Senate Panel Declines Domestic-Surveillance Probe

The Senate Intelligence Committee rejects an investigation into the domestic-surveillance program that President Bush set up more than four years ago. Instead, the committee created a panel to keep closer tabs on the program.

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RENEE MONTAGNE, host:

This is MORNING EDITION from NPR News. I'm Renee Montagne.

STEVE INSKEEP, host:

And I'm Steve Inskeep. We'll spend much of this hour reporting on the powers of observation. We'll start in Congress, where the House voted to renew the Patriot Act last night. Most investigative powers in that anti-terrorism bill would become permanent.

MONTAGNE: In the Senate, a key committee decided how closely to examine the National Security Agency. Lawmakers created a panel to keep watch on the agency's eavesdropping without court permission. They decided against a full investigation, as NPR's David Welna reports.

DAVID WELNA reporting:

Until now, only eight of Congress' 535 members have been fully briefed by the Bush Administration on the National Security Agency's warrantless spying. But yesterday, Pat Roberts, the Republican Chair of the Senate Intelligence Committee, announced that under a deal struck with the White House, seven members of his panel will now be briefed as well. They'll form a new subcommittee charged with oversight of the program. Roberts pushed for that arrangement, despite Democrats' demands that there should first be an investigation of the covert spying.

Senator PAT ROBERTS (Republican, Kansas): When it comes to national security, I prefer accommodation over confrontation, whenever possible. We should fight the enemy. We should not fight each other.

WELNA: But after a closed door meeting of the intelligence panel, its top Democrat was seething. Vice Chairman Jay Rockefeller told reporters the traditionally bipartisan intelligence panel had split along party lines when deciding whether to probe the NSA spying.

Senator JAY ROCKEFELLER (Democrat, West Virginia): The Republican majority has voted down my motion to have a careful and fact-based review of the National Security Agency's surveillance eavesdropping activities inside the United States.

WELNA: Rockefeller accused the panel's Republicans of doing the White House's bidding. But Maine Republican Olympia Snowe, who late last year joined Democrats calls for an investigation into the NSA spying, said creating an oversight panel was a better solution. Snowe and several other Republican critics of the NSA spying yesterday also proposed a new bill. Snowe said it would impose on the White House restrictions from both Congress and the courts, something the White House has resisted.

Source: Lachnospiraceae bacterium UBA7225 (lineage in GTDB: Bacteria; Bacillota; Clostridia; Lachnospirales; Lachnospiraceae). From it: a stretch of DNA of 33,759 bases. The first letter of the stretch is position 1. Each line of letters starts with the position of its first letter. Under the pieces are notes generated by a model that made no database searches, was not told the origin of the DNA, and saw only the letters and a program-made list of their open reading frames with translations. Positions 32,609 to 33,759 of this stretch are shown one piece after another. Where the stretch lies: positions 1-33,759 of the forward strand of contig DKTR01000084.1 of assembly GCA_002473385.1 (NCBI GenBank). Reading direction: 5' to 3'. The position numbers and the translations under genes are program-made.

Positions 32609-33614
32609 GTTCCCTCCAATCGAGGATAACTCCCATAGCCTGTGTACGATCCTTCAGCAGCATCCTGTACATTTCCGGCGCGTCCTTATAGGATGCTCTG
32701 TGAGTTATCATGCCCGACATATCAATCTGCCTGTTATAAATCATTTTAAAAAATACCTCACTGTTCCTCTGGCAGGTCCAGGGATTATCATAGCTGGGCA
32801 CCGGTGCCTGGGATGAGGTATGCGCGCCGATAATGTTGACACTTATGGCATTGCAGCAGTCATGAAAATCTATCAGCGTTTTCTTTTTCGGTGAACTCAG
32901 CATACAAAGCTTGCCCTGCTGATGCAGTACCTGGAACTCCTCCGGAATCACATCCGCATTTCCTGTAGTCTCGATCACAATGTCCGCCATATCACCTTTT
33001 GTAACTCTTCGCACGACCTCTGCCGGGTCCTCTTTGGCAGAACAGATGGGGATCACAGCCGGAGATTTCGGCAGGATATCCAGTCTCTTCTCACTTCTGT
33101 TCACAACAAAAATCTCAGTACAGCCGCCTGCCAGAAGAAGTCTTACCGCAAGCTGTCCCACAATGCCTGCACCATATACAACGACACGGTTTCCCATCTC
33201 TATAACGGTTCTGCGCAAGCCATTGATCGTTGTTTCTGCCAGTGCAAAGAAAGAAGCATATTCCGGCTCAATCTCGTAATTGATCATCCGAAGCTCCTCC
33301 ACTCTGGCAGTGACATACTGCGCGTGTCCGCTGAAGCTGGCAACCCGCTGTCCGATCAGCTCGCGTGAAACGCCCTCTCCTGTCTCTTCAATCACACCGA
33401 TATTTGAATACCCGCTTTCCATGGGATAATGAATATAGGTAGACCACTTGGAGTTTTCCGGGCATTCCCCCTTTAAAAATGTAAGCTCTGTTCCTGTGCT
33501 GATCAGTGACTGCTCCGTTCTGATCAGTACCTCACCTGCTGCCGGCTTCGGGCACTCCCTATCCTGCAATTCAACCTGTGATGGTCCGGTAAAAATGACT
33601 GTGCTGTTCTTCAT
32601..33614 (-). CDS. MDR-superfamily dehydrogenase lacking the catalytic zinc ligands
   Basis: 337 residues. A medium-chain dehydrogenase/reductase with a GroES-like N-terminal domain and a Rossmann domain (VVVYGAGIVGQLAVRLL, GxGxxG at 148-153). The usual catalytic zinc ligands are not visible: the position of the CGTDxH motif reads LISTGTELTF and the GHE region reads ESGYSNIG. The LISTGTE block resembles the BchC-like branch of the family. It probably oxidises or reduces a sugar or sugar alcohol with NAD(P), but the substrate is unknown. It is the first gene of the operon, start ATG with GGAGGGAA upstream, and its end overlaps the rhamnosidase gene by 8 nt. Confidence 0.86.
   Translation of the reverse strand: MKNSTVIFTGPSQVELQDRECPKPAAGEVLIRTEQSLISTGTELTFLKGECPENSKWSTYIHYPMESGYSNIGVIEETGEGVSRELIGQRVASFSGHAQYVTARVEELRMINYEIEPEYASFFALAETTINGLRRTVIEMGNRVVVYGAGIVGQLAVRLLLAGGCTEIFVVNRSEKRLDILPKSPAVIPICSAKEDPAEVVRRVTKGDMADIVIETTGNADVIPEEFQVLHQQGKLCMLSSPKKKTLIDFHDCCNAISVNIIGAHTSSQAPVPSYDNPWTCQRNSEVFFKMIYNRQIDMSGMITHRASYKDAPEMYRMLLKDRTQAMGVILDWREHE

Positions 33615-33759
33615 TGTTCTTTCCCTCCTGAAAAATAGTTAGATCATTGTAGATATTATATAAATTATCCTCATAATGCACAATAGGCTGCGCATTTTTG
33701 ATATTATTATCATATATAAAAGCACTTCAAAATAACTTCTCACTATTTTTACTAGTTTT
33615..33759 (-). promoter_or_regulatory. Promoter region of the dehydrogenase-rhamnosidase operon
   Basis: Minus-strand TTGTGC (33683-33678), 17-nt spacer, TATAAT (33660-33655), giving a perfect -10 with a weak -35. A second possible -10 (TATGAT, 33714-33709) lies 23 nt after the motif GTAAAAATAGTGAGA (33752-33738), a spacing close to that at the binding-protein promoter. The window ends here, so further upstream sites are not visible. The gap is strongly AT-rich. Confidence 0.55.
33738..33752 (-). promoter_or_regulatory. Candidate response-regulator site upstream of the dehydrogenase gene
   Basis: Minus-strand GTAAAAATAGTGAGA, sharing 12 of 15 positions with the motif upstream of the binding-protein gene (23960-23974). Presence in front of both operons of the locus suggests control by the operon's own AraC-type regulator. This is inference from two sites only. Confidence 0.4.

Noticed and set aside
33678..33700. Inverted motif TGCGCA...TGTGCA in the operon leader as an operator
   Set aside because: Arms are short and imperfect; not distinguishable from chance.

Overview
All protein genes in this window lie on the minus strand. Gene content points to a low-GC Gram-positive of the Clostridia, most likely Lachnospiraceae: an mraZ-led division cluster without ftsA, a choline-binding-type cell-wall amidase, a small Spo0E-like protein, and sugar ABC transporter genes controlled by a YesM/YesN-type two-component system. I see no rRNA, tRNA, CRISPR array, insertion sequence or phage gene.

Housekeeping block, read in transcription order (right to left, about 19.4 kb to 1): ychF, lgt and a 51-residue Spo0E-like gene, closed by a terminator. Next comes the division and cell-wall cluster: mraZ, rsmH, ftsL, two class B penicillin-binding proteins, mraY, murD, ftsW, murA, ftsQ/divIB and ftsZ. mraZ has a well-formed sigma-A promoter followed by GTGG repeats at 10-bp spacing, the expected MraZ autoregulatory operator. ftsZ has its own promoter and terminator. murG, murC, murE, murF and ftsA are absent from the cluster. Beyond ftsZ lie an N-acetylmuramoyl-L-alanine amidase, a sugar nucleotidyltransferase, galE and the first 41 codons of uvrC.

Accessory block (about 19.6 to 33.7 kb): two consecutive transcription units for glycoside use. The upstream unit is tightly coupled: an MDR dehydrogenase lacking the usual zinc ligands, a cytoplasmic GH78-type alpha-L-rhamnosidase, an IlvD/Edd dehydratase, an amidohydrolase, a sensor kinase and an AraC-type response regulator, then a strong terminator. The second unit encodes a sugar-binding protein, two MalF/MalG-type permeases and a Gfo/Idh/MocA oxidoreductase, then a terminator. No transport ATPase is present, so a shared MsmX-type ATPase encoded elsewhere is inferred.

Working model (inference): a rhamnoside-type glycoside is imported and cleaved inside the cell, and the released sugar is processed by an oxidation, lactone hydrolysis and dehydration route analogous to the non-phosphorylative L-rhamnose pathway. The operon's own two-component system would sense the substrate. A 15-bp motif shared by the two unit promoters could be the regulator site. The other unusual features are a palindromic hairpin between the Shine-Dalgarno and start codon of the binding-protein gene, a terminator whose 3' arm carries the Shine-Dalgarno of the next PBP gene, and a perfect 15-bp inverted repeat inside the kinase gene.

Senator OLYMPIA SNOWE (Republican, Maine): Senator Rockefeller isn't privy to our phone calls to understand the considerable reluctance in part of the White House. We've reset the creation of a subcommittee, or establishing any kind of Congressional and judicial oversight. I think that that was abundantly clear from the outset. We didn't get their approval in moving forward.

WELNA: But the legislation does make some concessions. For example, it grants statutory authority for the president to order warrantless surveillance of Americans for up to 45 days, with no oversight. That spying could be renewed every 45 days, as long as Congressional overseers raise no objections. Only if criminal activity is detected would the NSA have to obtain a warrant to continue its surveillance. Nebraska Republican Chuck Hagle says the legislation, which he co-sponsored, looks to the future, despite lingering questions about the program's first four years.

Senator CHUCK HAGLE (Republican, Nebraska): Some of us have a difference of opinion with the administration on whether the president had the authority to carry out the program, even though most of us don't know exactly what the program was.

WELNA: The NSA oversight bill was first proposed by Ohio Republican Mike DeWine. And yesterday, White House Spokesman Scott McClellan acknowledged the Bush Administration has been talking with DeWine about a legislative fix. Though McClellan also made it clear he did not think any laws have been broken.

Mr. SCOTT MCCLELLAN (White House Spokesman): We want to continue to work with him and others on legislation that would codify into law what the president's authority already is.

WELNA: But Senate Democratic leader Harry Reid said most members of Congress don't even know what the NSA program consists of.

Senator HARRY REID (Democrat, Nevada): We can't talk about legislating until we find out what the president is doing. We know that there's domestic spying, and we know that it's unconstitutional and illegal. The extent of it, we don't know.

WELNA: What's more, Arlen Specter, the Republican who chairs the Senate Judiciary Committee, yesterday suggested at an appropriations committee hearing that he may take action, unless he learns more about the NSA spying.

Senator ARLEN SPECTER (Republican, Pennsylvania): But I want to put the administration on notice, and this committee on notice that I may be looking for an amendment to limit funding as to the electronic surveillance program--which is the power of the purse if we can't get an answer in any other way.

WELNA: What's needed, Specter said, is a political solution to the NSA standoff. But it now appears unlikely a congressional investigation will be part of that solution.

David Welna, NPR News, the Capitol.

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